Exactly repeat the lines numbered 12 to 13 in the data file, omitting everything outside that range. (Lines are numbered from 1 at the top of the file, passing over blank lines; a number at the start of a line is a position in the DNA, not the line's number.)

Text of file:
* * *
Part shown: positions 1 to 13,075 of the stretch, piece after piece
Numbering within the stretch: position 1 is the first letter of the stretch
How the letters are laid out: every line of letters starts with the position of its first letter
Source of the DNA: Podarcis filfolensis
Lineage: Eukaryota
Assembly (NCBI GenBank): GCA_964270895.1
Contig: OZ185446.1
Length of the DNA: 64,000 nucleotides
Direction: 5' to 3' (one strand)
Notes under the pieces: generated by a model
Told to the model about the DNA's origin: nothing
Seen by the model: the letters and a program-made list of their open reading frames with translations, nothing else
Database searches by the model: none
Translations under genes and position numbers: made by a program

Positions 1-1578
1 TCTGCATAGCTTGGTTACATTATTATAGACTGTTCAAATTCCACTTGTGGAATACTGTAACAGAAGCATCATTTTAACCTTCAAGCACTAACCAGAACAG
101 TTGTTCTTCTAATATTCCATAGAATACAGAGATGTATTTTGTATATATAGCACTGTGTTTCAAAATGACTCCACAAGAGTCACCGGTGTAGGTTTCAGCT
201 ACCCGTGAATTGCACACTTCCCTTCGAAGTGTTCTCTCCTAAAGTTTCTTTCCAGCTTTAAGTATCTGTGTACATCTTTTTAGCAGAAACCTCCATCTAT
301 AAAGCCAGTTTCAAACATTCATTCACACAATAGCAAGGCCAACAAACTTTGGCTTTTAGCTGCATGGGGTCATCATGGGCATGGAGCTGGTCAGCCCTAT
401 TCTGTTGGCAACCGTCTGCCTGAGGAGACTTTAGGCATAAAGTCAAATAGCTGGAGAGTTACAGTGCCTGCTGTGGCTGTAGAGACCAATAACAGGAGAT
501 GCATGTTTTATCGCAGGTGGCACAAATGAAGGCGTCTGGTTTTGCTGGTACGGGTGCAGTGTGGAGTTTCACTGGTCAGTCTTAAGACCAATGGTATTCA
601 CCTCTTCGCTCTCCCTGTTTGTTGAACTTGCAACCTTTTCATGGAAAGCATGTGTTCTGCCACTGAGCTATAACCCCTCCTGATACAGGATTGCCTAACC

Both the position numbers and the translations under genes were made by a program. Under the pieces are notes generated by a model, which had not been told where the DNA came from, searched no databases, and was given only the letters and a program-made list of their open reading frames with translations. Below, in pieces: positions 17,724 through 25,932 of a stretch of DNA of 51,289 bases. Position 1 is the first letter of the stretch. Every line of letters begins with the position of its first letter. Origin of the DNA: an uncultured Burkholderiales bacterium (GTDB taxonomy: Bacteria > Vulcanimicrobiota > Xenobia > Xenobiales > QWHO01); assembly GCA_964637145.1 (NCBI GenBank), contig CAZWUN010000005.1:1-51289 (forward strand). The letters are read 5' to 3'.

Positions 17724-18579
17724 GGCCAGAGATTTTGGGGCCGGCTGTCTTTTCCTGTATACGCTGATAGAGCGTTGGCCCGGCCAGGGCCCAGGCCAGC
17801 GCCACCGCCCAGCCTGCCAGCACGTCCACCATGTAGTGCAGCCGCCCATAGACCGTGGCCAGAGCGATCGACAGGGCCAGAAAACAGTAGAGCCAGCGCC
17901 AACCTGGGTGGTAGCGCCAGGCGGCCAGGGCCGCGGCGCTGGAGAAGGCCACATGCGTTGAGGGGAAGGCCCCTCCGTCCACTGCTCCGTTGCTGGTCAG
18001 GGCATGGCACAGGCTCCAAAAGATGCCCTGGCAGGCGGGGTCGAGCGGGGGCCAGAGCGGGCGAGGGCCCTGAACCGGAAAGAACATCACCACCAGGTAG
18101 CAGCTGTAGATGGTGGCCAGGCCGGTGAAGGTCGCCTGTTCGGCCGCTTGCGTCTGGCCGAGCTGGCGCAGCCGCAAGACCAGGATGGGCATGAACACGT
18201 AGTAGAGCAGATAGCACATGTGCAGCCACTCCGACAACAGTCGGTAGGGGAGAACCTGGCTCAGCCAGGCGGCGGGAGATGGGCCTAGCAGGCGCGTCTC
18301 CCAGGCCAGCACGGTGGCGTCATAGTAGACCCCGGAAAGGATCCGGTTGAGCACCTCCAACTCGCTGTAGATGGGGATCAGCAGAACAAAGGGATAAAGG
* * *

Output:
Seen by the model: the letters and a program-made list of their open reading frames with translations, nothing else
Database searches by the model: none